Opinion: Changing the Status-Quo on Life's Biggest Expenses
Why can my wife pay for a designer dress over four instalments but my brother can’t split his rent payment to align with when he gets paid?
Thankfully, my brother is in the minority of folks who’s living costs are below 30% of their income - but not everyone is so lucky.
It’s worth considering that over 40% of Canadians are spending over 30% of their income on rent + utilities, and nearly 1M (18%) are spending over 50%! Now, if these people are getting paid every two weeks (as is the norm), that means they are spending almost ALL of their paycheque, leaving little to cover other financial obligations (AKA food and other necessities) around rent-day (unless they have savings or another buffer, which, unfortunately, most don't).
Access to affordable housing and increasing wages will certainly alleviate some of the burden associated with rent payments, but isn't there another aspect that warrants a deeper discussion? For decades, those of us who have been fortunate enough to own homes, have had the luxury of being able to align our mortgage payments, property taxes, and insurance payments (all large expenses) with our scheduled pay periods. But what about those folks who rent?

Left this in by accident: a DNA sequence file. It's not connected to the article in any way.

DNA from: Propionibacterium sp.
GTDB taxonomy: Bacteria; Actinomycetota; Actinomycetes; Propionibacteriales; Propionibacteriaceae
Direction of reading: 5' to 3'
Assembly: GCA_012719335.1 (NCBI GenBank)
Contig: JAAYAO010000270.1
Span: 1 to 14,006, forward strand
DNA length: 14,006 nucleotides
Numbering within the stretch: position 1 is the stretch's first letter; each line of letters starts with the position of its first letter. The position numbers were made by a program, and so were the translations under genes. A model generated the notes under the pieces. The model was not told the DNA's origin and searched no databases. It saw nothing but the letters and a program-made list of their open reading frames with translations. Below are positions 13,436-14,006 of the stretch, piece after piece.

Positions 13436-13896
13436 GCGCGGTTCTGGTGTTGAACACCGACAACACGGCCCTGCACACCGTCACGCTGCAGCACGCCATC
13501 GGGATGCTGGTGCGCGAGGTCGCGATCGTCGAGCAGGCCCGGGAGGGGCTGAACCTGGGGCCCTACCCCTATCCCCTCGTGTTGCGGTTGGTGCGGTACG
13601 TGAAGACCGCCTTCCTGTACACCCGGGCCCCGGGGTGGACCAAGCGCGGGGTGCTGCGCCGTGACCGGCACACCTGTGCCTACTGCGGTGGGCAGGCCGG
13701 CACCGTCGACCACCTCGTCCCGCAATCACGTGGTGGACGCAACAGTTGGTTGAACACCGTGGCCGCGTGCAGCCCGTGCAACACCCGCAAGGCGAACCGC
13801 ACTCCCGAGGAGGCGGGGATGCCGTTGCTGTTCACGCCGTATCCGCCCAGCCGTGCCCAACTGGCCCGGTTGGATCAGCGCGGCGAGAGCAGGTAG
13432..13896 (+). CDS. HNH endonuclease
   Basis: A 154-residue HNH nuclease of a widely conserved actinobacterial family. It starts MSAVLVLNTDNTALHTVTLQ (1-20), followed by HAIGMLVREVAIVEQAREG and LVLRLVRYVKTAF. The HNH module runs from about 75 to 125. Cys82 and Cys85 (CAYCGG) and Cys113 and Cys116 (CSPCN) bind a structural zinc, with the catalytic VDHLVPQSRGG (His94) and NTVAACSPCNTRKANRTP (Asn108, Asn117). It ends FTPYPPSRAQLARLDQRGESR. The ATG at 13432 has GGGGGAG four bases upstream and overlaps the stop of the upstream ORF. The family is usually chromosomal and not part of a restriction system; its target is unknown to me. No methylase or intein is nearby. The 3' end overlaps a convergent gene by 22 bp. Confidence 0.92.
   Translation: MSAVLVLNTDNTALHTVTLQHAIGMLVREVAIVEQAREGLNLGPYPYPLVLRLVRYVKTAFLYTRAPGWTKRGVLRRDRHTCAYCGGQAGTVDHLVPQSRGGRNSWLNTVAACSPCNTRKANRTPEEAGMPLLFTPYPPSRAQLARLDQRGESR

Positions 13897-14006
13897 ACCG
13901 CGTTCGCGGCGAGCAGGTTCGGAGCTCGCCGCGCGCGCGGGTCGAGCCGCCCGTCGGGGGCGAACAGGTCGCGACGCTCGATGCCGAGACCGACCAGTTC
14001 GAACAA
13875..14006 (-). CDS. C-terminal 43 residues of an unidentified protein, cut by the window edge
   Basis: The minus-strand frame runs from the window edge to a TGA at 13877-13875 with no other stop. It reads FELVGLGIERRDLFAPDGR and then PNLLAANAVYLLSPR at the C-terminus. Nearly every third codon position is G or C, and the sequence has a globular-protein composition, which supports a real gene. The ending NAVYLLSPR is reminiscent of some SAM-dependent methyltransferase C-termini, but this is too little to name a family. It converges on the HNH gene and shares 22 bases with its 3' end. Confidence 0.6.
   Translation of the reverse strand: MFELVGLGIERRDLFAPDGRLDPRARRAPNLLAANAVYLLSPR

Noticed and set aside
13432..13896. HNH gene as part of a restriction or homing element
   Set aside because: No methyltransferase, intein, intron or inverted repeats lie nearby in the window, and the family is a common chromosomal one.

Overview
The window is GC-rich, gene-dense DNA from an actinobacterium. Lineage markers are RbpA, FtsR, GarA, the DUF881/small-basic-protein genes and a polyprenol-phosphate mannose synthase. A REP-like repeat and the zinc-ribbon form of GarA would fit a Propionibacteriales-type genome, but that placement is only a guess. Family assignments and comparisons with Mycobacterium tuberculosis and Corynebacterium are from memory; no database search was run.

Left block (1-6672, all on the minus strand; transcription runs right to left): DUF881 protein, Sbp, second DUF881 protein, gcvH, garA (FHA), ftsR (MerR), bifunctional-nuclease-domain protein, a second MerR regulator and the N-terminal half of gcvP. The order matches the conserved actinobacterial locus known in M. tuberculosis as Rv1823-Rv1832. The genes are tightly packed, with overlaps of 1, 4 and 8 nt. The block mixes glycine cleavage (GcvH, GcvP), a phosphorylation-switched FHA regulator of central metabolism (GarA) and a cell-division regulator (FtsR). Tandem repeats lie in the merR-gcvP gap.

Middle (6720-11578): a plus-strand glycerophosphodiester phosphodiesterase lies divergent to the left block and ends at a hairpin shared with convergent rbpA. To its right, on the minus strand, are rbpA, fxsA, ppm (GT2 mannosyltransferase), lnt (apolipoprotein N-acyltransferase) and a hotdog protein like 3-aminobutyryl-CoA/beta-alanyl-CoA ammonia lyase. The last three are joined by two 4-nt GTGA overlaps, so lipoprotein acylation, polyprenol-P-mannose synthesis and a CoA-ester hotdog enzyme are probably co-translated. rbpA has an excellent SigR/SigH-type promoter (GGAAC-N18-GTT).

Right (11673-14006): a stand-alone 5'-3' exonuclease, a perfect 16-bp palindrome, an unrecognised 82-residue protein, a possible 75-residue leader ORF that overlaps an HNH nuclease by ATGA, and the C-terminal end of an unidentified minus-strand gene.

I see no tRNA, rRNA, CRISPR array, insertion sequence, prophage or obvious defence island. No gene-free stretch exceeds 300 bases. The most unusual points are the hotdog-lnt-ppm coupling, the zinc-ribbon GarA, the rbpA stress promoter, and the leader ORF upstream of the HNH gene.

With 33% of Canadian households renting their home, 38% of renters spending over 40% of their income, and 1 in 10 considering themselves to be “forever renters”, don’t you think that they should also have access to similar options? Without fair access, the financial struggles and growing middle-class gap will continue to compound over time, and this cannot be sustainable.
This is something that the Billi Labs team and I have been exploring. So, we decided to conduct a survey with a few thousand of our members and, not surprisingly, we are not alone in this belief. People are very interested in splitting up their biggest expenses to match up with their pay periods. Currently, there simply isn’t a viable solution and as a result, folks are incurring late fees, NSFs, or paying by credit card (with ~3% transaction fees).
What do you think? What are we missing?
Why shouldn’t Billi champion an alternative payment structure for people’s largest expenses?